Technology is frustrating and intimidating, until somebody shows us the way.
I was a hero
During a recent visit with my mom over the holidays, I noticed she was trying to share her photos with the family. She had been trying to figure out why she couldn't see her photos that were uploaded from iPhoto to Flickr.
I learned that she had spent a few hours on this problem over the course of a couple weeks - one day she would try for 15 or 20 minutes, couldn't figure it out, and would then try again the next day or the day after.
In a matter of minutes, I saw the problem - she had two Flickr accounts. She would log in to one account, but was sending her iPhoto images to another account. Turns out her photos were loading, she just couldn't see them. We added the correct account to iPhoto and solved the problem.
She spent hours on a problem that really should have only taken a few minutes. She ran into a road block and couldn't get past it until somebody showed her how - I was a hero, and it felt pretty good.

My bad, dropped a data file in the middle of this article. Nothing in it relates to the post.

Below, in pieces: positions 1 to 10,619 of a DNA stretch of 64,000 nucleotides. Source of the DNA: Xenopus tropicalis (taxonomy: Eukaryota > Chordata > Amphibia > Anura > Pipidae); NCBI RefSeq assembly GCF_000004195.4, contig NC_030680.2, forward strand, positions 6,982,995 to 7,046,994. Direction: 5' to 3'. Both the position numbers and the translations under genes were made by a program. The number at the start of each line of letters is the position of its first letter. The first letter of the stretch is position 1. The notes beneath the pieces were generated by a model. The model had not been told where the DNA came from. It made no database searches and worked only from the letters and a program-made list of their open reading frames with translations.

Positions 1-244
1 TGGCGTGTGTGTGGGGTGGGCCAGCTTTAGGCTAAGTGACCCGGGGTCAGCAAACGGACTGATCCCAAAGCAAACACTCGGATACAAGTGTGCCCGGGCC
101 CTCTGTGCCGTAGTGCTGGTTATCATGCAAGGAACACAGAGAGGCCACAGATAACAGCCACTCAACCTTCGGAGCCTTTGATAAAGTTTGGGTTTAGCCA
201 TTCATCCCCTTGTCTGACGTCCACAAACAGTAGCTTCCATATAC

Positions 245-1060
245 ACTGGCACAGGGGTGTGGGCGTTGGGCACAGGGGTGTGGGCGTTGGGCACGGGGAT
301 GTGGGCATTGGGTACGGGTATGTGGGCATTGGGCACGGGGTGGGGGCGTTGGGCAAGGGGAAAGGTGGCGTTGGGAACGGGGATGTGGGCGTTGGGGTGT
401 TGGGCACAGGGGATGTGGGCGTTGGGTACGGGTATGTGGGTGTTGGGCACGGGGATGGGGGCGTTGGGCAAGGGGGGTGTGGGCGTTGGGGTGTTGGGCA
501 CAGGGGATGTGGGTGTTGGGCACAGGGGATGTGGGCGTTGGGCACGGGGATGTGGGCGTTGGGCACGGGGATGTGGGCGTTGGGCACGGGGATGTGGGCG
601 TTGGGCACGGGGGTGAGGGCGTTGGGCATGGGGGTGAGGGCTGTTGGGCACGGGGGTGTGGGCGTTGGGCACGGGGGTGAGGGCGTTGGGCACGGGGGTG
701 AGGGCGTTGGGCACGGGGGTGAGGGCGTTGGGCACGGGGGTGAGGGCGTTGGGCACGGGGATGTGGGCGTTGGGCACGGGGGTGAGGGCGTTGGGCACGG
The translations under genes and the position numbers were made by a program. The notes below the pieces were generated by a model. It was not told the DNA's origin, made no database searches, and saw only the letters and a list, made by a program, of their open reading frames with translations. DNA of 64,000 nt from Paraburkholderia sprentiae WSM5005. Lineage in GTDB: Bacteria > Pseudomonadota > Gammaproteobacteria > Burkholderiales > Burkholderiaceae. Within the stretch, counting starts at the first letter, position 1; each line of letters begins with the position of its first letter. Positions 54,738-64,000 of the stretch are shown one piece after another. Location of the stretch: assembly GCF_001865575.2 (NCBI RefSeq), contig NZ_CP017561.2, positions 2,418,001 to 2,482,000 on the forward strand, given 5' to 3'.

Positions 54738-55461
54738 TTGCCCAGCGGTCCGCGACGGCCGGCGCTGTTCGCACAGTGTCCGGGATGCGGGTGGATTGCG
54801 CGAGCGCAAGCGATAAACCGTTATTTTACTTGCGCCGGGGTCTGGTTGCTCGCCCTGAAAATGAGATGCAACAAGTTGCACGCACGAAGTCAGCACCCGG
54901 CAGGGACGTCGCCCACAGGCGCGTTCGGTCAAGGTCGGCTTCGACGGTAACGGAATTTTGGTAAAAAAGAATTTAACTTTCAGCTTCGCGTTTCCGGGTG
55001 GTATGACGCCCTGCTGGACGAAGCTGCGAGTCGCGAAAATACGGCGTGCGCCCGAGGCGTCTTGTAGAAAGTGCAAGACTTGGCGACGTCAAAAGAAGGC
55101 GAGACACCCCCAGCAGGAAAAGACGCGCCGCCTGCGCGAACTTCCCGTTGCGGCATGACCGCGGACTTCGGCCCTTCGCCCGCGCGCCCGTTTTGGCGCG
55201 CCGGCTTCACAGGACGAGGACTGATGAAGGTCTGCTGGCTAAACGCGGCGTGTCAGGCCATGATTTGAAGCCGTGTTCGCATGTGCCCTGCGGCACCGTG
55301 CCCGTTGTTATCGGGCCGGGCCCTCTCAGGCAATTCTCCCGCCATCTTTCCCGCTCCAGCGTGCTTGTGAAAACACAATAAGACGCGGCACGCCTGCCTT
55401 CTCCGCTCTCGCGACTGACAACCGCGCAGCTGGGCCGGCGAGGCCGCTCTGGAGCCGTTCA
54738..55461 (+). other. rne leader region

I was a victim
I am in charge of reconciling accounts in Xero. I basically know how to do the job, except for when it comes to reconciling PayPal transactions. I would dread this task not because Xero is a bad application or the process is difficult - I just didn't understand what to do.
I have instructions on how to do it, but the instructions weren't very clear to me. So I would do my best, but apparently I would do it wrong.
The other day, my boss (who is my brother) told me that I had been reconciling these transactions incorrectly during the month of December. I brought up the instructions and pointed out my confusion in following them. So he took two screenshots of what I was supposed to do, added them to the instructions, and everything became clear.
What I dreaded doing because I didn't know the "how," is no longer a stressful endeavor because the steps are laid out for me. I was a victim of technology, and I know how great it feels to get some help.
You can be a hero
You probably have end users in your organization who hate using Salesforce because they have wasted hours doing something that should only take minutes. Or they dread having to login because everything is a mystery and they stress about not knowing how to execute operations correctly.
Things that are difficult and intimidating for your Salesforce users are easy for you, and you have the opportunity to make their lives easier by showing them the way and removing road blocks. You can be their hero - and while you may not take their breath away, you'll feel pretty good.
photo courtesy of my nephew in his front yard